The Yard Two Streets Up

Chuck Collins

Of the streets I can take for my morning walks I choose the one two up from ours where I can walk past one particular house whose yard makes me smile. It’s not perfect with rocks and bricks around exactly trimmed trees and tidy poodle bushes, but sculptured looser for inventive proportions of color and size with palate knife precision. It’s more like later Picasso than his earlier works, the paintings that are interpretative rather than photographic, of bowls of fruit that evoke the taste of fruit, not nude models whose every hair is in its proper place. I wonder what kind of person enjoys the freedom to have a yard different from the rest of us, perhaps a therapist or a synchronized swimmer who needs an outlet, or a poet liberated from having to write in four lines. Sometime soon I will knock on their door to thank them for expanding my understanding of “yard,” then I’d like to strike up a conversation about motive and creativity, and then, if it seems right, I might bring in the topic of poetry. From the April 2011 issue


After the Plunge

Cyra S. Dumitru

Someday when I become a disciple of the hidden, when I leave my body and join the moonrise taking only what the unseen can carry, when the sound in my lungs is silence, let there be one shred of me, one dense bit of ash that remembers the bright bite of living between bones: how I trembled beside the Pedernales River surging muddy and muscular with rain, how a longing to plunge into such motion— swirling deep yet forward seized me and I understood what it meant to be alive. From the July 2011 issue


Gruene, Texas
at the River

Marian Haddad

I came here because I know this place—because I have been here before, and I know where the river ends—I sit by the part where it foams white above rocks—three stumps reach far down into this river—and there, across from me, one seems to be growing right out of cliff, right out of rock. It leans— graceful sway of trunk—it has somehow found its leaning comfortable, a sideways growing— if something stays bent long enough—it assumes its place gracefully—learns to live with that. From the October 2011 issue


Postmodern Ekphrasis #17

Roger Sedarat

So this disaffected artist goes to the docks of the Jersey shore with a fistful of dollars to watch the boats return at twilight from the shark-fishing competition, his eyes fixed on the scales for right the blend of blue/grey skin and bloody-toothed jaws. He bids on third place. They unhook the chains, letting it fall with a thud. Said artist single-handedly drags his prize along the pier to a U-Haul truck where he’s pre-lined the floor with bags of ice bought from a nearby Wawa. Spectators watch him wrestle the eight-foot monster over his back and onto the bumper, its rubbery tail starting to slip between his arms. Once in said artist rolls down the back door and padlocks it shut, driving like mad without sleep for days to a recollected childhood setting. Somewhere between Austin and San Antonio, he pulls along I-35 and hits the blinkers. Setting his camera on the tripod, he unlocks the latch, the curtain of metal revealing a greyer-blue body as blood-slushy ice spills onto the freshly tarred road. He pulls the shark out by its tail, dragging it into a field of knee-high bluebonnets, curling it into a U to face the camera that he clicks and re-clicks. As the sun sets in the hilly horizon, he slowly drives away from his principal subject, leaving it there for drivers to rubber-neck and ponder in all its random glory. From the January 2012 issue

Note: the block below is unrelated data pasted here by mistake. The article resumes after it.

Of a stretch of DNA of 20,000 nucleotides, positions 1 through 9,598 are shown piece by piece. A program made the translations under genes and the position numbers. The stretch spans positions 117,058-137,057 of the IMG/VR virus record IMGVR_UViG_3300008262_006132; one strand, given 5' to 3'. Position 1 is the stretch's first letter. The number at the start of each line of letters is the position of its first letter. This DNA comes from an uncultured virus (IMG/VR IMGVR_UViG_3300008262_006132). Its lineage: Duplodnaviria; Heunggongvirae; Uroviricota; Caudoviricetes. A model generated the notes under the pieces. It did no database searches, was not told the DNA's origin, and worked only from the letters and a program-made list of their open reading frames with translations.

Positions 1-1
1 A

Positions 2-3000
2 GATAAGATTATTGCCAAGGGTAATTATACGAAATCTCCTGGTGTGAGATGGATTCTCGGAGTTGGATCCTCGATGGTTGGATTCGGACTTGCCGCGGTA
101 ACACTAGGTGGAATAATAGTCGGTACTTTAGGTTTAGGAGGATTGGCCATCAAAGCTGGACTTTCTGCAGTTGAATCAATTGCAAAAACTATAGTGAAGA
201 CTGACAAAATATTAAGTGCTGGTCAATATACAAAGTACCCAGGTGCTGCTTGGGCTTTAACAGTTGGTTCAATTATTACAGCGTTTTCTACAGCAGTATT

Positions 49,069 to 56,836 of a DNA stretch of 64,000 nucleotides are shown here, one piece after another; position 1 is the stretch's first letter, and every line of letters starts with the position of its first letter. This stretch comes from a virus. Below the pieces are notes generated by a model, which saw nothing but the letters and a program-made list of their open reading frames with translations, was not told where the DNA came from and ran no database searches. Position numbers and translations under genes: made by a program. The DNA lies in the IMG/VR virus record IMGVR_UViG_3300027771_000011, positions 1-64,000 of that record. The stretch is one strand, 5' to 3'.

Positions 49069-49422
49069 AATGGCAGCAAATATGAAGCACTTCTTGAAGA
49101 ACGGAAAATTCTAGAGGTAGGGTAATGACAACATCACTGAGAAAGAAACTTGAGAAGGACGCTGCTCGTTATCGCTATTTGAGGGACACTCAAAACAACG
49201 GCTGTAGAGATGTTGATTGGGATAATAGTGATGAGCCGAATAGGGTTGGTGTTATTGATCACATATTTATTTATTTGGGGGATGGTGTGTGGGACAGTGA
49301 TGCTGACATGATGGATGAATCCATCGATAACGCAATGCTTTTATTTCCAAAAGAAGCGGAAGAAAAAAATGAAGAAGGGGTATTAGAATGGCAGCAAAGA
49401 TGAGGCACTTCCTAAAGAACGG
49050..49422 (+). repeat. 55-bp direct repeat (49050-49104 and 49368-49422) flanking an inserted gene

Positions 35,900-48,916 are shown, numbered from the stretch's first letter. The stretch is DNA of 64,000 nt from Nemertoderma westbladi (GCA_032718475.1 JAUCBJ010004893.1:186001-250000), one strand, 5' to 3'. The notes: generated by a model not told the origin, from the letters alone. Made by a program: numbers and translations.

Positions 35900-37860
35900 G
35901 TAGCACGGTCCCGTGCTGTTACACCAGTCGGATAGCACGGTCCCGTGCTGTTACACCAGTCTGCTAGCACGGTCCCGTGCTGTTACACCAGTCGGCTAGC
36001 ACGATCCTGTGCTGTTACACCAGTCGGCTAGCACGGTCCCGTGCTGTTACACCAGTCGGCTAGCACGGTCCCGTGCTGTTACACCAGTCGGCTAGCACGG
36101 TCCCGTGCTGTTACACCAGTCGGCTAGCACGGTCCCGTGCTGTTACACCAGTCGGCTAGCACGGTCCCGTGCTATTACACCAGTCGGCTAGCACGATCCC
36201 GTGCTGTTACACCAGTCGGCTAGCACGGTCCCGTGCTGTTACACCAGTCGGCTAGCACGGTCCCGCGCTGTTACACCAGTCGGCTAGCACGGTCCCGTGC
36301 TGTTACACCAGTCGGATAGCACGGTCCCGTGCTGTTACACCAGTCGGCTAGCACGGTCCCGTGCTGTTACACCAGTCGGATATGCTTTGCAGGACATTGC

Still Life, with Crows

Janet Scott McDaniel

Held by a frame of faded gold, weak winter sun shines through twisted oak branches, the hill upon which they stand falling away to mist. Above the trees, inky black against steel gray clouds that fill the sky a murder of crows fly, wings outspread, slowly circling. Encased in splintered wood, through a cracked windowpane pale yellow rays tiptoe silently across the dusty floor, past the scent of cobwebs and rumpled sheets, to lie with whispers left upon the pillow. It hangs askew, paint cracking and peeling on the aged canvas, as seasons pass without sound; yet, when the wind follows free in the whispers left behind, deep secret wisdom remains, in their echoes, still inky black upon a steel gray sky, crows still fly. From the April 2012 issue


Little Sister

for Naomi Shihab Nye

Robert Bonazzi

Finding that lost look in your eyes, I search for the visions you see. Cats age slowly while napping, intricate filigree leap among stones, gardens fade as rain-lilies bloom. Outsiders return to the margins, where secrets are safe. If this vision be true—light us up! On your slatted porch, I leave these intangible gifts. From the July 2012 issue


Death of a Toy Pomeranian

Milo Kearney

Pleading eyes One more last look Remember I love you It’s time Good-bye. From the October 2012 issue


Elegy 1

11 July 2012

Palmer Hall